The premise of I Feel Pretty should sound immediately familiar: Renee (Amy Schumer) struggles with insecurity and a job she hates – until she falls off an exercise bike and hits her head. After regaining consciousness she sees herself in a completely different light – literally – as a gorgeous, thin supermodel. Although she hasn’t changed physically, her new attitude and off the charts self-esteem help her land her dream job for a company she wants to work for and even snags herself a boyfriend while in line at the dry cleaners.
Unfortunately, her sudden shift in personality causes some friction with her longtime friends played by Busy Phillips and Aidy Bryant (Horace and Pete, Girls), none of whom know what’s going through Renee’s freshly bumped head.
Schumer, known for her roles in Trainwreck and Snatched, does a fabulous job as the conflicted Renee, both when she’s massively insecure and then when she gets her new lease on life that catapults with her new high self-esteem and positive outlook. While this comedy does garner a few out loud laughs, I think it’s mostly geared to the twelve-year old in all of us who spends hours staring in the mirror wondering if we’re attractive or good enough to make our dreams come true.
It’s not hard to see why Ethan (Rory Scovel) finds Schumer’s character irresistible and attractive. Unlike most people, Renee’s newfound personality beams confidence which begets moments where at first he wants to cringe but later discover he finds her more appealing for having the heart and guts to pursue what she wants in life without inhibition or doubt.
I Feel Pretty is definitely a wake up call for both sexes. Society is so focused on looks that we often forget to look at the whole person. We are more than just our pant size or our pudgy cheeks. Craving midnight snack and indulging in carbs doesn’t make someone a bad person or any less deserving than the supermodel who denies herself those very things in order to meet the standards of those who don’t. This is perfectly portrayed by Emily Ratajkowski’s character whose outer beauty does little to save her from the realities of life and love.
One of my favorite scenes happens when Renee is standing in line at the grocery store and the guy in front of her looks behind him and offers the pretty and skinny girl that’s behind Renee to go ahead of him because she only has one item. Renee, who also only has one item, gets upset that he offered the pretty girl to go ahead just because she was pretty. When the man claims he didn’t even see Renee, she accuses him of being sexist. And so it would seem – until he leans forward and embraces the man ahead of him, his partner.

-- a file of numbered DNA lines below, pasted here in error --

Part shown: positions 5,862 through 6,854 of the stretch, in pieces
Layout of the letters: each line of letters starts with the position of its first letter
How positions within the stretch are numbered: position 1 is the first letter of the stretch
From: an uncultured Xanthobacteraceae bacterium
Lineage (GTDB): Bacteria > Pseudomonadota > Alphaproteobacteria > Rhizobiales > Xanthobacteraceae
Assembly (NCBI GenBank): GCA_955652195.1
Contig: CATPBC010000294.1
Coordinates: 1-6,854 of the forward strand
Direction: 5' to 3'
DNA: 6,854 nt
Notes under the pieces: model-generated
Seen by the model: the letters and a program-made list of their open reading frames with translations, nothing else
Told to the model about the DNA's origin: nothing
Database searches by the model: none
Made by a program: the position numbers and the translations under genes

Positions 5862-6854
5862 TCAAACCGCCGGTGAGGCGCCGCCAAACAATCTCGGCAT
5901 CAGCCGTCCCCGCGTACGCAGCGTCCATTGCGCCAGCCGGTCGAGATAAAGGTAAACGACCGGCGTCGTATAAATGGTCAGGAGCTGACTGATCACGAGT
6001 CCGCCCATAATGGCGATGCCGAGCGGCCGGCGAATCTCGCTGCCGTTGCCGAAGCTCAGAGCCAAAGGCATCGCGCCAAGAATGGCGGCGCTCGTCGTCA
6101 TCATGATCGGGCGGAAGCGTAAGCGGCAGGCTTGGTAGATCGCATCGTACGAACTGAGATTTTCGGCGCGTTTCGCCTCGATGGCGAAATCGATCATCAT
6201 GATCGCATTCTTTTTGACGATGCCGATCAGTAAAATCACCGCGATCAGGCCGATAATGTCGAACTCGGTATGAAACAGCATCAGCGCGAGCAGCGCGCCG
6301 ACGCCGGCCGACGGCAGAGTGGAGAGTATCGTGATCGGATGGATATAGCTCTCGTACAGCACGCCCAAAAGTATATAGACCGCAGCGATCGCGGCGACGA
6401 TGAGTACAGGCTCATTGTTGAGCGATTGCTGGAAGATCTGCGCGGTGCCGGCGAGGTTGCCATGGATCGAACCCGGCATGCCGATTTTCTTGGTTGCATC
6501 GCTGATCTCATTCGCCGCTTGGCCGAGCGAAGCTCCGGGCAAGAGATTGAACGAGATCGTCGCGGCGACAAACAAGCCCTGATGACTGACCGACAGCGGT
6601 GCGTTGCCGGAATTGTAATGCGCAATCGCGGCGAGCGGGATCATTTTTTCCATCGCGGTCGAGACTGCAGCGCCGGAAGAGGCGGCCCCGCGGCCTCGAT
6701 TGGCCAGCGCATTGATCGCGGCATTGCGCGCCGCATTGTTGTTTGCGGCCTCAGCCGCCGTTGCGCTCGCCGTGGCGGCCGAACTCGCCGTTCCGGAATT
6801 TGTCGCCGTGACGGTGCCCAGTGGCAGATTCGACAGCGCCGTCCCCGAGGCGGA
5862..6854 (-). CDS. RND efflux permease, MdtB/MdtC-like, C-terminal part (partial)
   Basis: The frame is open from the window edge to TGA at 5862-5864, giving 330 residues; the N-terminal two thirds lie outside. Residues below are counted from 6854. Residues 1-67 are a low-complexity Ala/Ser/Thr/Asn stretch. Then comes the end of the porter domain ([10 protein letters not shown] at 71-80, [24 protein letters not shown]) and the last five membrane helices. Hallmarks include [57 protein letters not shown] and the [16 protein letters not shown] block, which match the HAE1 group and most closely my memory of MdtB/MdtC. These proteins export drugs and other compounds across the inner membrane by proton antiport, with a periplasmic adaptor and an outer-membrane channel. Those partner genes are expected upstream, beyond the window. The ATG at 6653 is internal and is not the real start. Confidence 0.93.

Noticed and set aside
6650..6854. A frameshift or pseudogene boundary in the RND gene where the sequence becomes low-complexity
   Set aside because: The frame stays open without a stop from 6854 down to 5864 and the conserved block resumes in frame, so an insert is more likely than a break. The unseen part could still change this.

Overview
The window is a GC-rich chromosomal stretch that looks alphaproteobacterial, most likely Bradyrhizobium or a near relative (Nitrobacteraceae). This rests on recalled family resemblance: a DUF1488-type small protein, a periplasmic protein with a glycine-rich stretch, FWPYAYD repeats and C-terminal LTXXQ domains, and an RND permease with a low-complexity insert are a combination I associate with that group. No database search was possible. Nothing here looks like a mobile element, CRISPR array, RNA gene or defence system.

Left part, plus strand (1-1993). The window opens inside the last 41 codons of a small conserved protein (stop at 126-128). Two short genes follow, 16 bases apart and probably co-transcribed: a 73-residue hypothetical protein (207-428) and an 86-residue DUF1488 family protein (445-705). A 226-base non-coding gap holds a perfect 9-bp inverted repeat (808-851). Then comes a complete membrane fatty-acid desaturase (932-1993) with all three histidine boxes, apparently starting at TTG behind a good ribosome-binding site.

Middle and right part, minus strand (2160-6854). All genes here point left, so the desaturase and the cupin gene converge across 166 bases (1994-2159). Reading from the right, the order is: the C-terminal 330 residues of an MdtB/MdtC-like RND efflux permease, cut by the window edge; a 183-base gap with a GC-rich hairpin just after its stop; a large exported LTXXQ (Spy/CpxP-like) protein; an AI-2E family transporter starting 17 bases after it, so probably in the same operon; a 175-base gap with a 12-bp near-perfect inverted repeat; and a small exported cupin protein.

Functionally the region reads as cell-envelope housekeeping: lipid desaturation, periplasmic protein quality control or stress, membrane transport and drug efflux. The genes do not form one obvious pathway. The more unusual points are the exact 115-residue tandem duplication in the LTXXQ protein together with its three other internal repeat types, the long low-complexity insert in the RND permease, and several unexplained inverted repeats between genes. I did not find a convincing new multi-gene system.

Looks, words, gestures and even simple miscommunications all lead to the doubts and insecurities that we carry throughout our lives. Someone who didn’t have the balls to call the man out on skipping them for the pretty girl behind them might have spent the rest of the night downing a pint of ice cream alone in their apartment; self-sabotaging is another way of dealing with depression and self-doubt. But Renee speaks up for herself, and perhaps for all of us. So the next time we’re standing in line and get overlooked for the pretty girl or cute guy, the other person may have really just not seen us.
Writers/directors Abby Kohn and Marc Silverstein (The Vow, Never Been Kissed) keep things mostly running smoothly, though a few odd editing decisions made the film feel a bit sluggish at times. Michelle Williams, playing Schumer’s boss, gives it her best, and while her funny just wasn’t really on for me, it may have been her annoying high-pitched voice that made it feel too pushy and therefore completely made her performance miss the mark. A personal fan of Busy Phillips since her Dawson’s Creek days, I found it a bit awkward that they tried to “uglify” her for the role. While it took me a second to recognize her as a brunette, ugly she was not. Not even close.
When compared to other ‘mistaken identify’ comedy classics like Big or Shallow Hal, I Feel Pretty mostly misses the mark. However, its message of positive thinking and standing up for yourself are definitely worth celebrating and one Amy Schumer really delivers. While none of this may be remotely realistic, staying true to yourself shouldn’t be the type of message worth banging our heads over.